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Envisioning a global computer network

The Story

Until the 1960s, the idea of a global information network was strictly the domain of science fiction writers. Early computers were enormous, expensive monstrosities, and the idea of linking them together seemed absurd. But by 1970, computers are already prevalent in government, business and academia. ARPANET, precursor to the internet, has been online for a year, networking a handful of major computers across America. While most Canadians have never even seen a computer, a few visionaries recognize that computer networks will change our world completely. One such person is Graham Spry, a Canadian journalist, diplomat and political activist who was instrumental in bringing public broadcasting to Canada. In this interview, Spry tells CBC Radio's Warren Davis that a new age of communication is dawning. He believes computers will not only change the way we get information and buy products, but will alter the way people work and live.

Medium: Radio
Program: Your Two Bucks Worth
Broadcast Date: Oct. 17, 1970
Guest(s): Graham Spry
Host: Warren Davis
Duration: 3:03

Did You know?

• The push to networking computers began after the Soviet Union launched the Sputnik satellite in 1957. The United States feared a nuclear attack, and the U.S. Department of Defence created the Advanced Research Projects Agency (ARPA, later renamed DARPA, or "Defence Advanced Research Projects Agency") to try to regain technological superiority.

• ARPA hired MIT's J.C.R. Licklider to work on information processing. In 1962 Licklider wrote about a "Galactic Network" (a deliberately whimsical name; some sources say "Intergalactic Network") where computers around the world could be interlinked to share access to programs and data. Others, including Paul Baran of RAND Corporation, were working on the idea of decentralized military communications that could survive a nuclear attack. Even if several strands of the web were destroyed, the computers would still find a route to connect to each other.

• There were two keys to this strategy. There was a need for each computer to be linked to other computers, so that information could travel any number of paths. Data would also have to be broken up into separate smaller parcels or "packets." The packet switching theory was developed by MIT's Leonard Kleinrock.

• Lawrence Roberts, also of MIT, networked two computers over a telephone line in 1965. He then moved to ARPA and in 1967 presented "Plan for the ARPANET," a proposed military computer network that started with four southwestern U.S. university computers. ARPANET, the predecessor to the internet, came online in 1969. By 1972 it had grown to 37 networked computers.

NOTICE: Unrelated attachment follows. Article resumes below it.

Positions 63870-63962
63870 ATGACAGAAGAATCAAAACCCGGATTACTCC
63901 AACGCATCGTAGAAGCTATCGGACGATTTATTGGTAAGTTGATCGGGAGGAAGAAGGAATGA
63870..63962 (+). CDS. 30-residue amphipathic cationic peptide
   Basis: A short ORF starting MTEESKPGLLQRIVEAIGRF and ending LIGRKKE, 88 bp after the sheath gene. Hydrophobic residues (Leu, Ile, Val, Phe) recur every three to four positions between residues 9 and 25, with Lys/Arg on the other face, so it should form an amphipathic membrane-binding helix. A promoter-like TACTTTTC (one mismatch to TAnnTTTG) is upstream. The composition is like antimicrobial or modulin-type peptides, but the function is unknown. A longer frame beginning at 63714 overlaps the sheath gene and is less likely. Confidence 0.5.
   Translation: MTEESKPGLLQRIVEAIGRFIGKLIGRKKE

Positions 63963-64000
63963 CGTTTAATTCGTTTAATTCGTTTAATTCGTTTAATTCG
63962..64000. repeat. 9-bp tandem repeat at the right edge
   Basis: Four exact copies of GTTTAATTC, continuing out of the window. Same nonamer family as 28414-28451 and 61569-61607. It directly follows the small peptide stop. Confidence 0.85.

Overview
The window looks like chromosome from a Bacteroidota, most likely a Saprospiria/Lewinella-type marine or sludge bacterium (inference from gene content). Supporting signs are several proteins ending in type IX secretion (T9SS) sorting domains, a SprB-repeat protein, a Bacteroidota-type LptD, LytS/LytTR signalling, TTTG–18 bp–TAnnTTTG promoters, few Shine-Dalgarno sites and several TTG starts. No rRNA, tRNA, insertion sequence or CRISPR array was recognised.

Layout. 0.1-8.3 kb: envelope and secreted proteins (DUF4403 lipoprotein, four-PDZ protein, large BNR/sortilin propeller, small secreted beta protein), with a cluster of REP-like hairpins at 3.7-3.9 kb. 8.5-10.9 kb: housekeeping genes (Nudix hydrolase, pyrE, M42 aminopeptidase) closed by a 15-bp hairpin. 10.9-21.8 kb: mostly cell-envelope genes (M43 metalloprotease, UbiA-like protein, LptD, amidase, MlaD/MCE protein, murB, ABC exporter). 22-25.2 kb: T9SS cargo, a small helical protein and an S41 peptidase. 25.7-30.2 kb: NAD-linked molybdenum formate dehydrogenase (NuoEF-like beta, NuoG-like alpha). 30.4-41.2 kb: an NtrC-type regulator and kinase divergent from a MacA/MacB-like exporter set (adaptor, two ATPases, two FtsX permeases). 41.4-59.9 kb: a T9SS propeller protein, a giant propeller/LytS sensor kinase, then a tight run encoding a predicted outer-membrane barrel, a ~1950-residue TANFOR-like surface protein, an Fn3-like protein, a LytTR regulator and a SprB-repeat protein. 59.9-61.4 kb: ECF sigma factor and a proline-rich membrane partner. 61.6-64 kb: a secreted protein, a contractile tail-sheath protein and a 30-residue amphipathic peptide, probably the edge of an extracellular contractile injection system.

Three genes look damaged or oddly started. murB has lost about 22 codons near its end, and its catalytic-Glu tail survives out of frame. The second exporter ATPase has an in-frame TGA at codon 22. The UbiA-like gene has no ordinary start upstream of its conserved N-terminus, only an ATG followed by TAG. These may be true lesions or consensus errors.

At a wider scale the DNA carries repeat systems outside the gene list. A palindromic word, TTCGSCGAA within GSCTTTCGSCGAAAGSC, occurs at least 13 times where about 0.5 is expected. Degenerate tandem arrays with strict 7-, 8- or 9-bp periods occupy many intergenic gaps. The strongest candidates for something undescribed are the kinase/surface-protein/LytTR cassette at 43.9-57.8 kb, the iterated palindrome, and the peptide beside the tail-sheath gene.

• UCLA student Charlie Klein is often credited as being the first person to send a message over the internet, on Oct. 29, 1969. That message was the word "LOGIN", a command that let him remotely access a computer at the Stanford Research Institute. Some sources say that the system crashed when he reached the letter "G."

• Graham Spry was a socialist political activist, businessman and broadcaster. In 1930, Spry and Alan Plaunt founded the Canadian Radio League to lobby the federal government to implement public broadcasting in Canada. In 1932 they convinced Prime Minister R.B. Bennett to create the Canadian Radio Broadcasting Commission (CRBC), which in 1936 became the Canadian Broadcasting Corporation.

• In 1931 Graham Spry also co-founded the League for Social Reconstruction, a group that pushed for radical social and economic reforms to pull Canada out of the Great Depression. He chaired the Ontario Co-operative Commonwealth Federation (CCF) and made two unsuccessful bids to become a member of Parliament. Spry moved to England to work for Standard Oil and assist the British government during the Second World War. He returned to Ottawa in the 1960s and died in 1983.

• Not everyone has been as prescient about the impact of computers as Graham Spry. In 1943 Thomas Watson, the chairman of IBM, is reputed to have predicted, "I think there is a world market for maybe five computers." According to Kevin Maney, author of The Maverick and His Machine: Thomas Watson, Sr. and the Making of IBM, there is no evidence that Watson ever made such a statement.


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